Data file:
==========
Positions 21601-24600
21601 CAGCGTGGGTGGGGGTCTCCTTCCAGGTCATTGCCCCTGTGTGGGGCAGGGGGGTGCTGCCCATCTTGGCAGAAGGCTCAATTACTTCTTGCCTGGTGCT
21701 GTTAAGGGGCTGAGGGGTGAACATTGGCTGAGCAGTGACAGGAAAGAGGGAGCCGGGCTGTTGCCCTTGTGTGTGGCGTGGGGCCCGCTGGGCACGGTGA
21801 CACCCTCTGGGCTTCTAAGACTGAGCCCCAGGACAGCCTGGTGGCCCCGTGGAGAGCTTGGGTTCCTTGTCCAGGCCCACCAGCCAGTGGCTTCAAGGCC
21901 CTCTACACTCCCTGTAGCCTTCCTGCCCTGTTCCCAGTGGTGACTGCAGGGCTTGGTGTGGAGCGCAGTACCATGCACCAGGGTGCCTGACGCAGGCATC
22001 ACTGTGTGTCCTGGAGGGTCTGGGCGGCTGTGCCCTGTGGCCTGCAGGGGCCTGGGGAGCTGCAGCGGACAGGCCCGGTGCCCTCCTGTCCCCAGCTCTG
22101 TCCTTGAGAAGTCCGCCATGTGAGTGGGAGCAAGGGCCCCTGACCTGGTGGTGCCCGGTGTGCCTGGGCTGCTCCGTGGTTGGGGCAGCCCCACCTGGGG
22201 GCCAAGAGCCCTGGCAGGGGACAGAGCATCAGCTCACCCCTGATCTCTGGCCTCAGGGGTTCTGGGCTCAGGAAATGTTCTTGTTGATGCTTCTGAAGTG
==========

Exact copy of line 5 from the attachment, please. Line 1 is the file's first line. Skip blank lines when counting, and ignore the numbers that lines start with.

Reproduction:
21901 CTCTACACTCCCTGTAGCCTTCCTGCCCTGTTCCCAGTGGTGACTGCAGGGCTTGGTGTGGAGCGCAGTACCATGCACCAGGGTGCCTGACGCAGGCATC